Bunkers are not a new fad. News reports over the past few weeks have described President Donald Trump going into his bunker as riots broke out near the White house (he later said he was just ‘inspecting’ the bunker) but bunkers have long been in use to protect civilisation should everything go wrong.
During the second world war, air raid shelters were constructed to protect families from bombing campaigns – in the UK Anderson shelters were put up in back gardens, and in London, the underground served as the perfect bunker, protecting families from all over the city.
The cold war saw bunkers head deeper underground, as they had to contend with the potential deadly blast and fallout of nuclear weapons. Air filtration systems, as well as food supplies lasting for weeks, if not months were stockpiled. These were mostly to protect councils, and government officials.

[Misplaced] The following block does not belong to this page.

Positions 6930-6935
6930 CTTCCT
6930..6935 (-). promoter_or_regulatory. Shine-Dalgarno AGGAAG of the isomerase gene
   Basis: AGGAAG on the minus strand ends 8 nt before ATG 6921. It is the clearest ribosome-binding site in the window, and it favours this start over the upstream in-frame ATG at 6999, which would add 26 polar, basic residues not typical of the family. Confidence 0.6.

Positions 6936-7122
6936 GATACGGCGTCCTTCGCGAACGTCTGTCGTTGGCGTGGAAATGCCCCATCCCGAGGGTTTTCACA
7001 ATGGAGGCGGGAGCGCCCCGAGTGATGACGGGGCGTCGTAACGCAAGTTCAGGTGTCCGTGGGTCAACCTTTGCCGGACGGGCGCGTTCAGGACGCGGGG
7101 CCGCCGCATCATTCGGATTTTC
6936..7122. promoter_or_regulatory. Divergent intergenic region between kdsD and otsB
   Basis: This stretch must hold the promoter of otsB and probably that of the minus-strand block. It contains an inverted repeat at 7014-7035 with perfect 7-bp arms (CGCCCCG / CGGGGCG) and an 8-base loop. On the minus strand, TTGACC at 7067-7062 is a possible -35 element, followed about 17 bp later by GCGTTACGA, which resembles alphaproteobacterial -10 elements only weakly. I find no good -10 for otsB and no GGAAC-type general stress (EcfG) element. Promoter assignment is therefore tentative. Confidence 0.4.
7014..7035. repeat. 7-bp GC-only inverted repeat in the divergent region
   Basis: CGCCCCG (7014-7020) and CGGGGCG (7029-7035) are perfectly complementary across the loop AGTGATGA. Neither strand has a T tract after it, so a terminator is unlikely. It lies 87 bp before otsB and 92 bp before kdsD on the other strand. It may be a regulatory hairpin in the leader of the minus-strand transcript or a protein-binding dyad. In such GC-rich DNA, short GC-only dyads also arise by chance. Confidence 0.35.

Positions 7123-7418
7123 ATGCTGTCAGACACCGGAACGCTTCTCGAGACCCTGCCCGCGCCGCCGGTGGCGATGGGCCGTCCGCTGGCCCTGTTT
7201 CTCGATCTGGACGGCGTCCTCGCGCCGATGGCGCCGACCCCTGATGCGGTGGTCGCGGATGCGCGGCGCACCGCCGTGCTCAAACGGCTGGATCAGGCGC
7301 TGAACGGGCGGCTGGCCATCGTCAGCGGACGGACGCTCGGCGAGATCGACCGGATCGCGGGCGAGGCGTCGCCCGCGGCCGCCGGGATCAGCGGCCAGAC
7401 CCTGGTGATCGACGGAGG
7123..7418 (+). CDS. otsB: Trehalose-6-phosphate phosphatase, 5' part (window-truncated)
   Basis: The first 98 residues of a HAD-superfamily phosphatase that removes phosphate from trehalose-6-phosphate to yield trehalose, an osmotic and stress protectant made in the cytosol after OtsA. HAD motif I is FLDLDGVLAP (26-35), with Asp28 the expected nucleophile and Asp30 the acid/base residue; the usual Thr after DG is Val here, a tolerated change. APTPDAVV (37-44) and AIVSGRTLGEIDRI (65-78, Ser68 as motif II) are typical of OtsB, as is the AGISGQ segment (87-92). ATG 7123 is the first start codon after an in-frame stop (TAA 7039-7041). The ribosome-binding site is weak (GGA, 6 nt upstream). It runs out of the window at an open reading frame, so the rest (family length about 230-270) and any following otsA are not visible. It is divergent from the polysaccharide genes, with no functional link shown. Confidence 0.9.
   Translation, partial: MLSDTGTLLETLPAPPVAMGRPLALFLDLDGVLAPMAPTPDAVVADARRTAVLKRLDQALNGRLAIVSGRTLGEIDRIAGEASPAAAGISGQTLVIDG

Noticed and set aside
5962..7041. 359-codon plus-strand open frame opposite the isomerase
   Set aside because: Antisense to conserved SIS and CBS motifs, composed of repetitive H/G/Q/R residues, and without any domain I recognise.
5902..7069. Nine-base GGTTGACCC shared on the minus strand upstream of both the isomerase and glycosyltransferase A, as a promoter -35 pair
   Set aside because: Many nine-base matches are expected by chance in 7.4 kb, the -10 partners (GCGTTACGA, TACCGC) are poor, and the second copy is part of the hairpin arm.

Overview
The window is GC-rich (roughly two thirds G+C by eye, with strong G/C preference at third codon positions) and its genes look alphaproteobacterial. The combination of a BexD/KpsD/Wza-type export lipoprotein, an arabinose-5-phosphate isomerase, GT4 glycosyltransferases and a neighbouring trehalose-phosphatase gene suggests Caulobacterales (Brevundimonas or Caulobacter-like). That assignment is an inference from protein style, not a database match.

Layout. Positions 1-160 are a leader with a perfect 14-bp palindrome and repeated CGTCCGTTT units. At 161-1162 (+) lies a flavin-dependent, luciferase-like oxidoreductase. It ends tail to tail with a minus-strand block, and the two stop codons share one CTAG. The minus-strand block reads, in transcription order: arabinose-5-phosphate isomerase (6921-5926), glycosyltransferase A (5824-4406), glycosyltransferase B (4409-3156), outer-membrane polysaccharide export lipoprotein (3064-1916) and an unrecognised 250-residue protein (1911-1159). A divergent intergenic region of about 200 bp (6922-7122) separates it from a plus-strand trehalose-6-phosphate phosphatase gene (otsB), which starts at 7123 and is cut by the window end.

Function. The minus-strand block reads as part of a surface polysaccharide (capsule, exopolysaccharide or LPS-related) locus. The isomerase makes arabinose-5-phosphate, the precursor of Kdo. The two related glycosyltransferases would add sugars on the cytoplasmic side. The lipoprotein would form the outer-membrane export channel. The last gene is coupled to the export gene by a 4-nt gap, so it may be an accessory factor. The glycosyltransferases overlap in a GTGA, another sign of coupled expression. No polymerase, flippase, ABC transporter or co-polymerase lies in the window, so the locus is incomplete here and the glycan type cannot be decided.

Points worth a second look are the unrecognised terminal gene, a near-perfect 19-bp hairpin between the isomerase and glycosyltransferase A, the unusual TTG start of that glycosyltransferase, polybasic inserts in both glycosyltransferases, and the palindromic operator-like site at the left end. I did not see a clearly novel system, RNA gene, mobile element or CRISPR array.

During the 1990s, many of the old bunkers were forgotten about and fell into disrepair. Some were purchased and restored, and some served as storage facilities for local councils.
Recently, there has been a rise in doomsday preppers – and the rich and famous have got in on the act. Luxury bunkers are big business. When the apocalypse comes – whether it is global nuclear war or catastrophic climate change disasters, some people will be surviving in style. Luxury bunkers are big business, with many celebrities snapping one up, equipped with swimming pools, home comforts such as ambient lighting and column radiators – these are virtually unrecognisable compared to the cold war bunkers of yesteryear.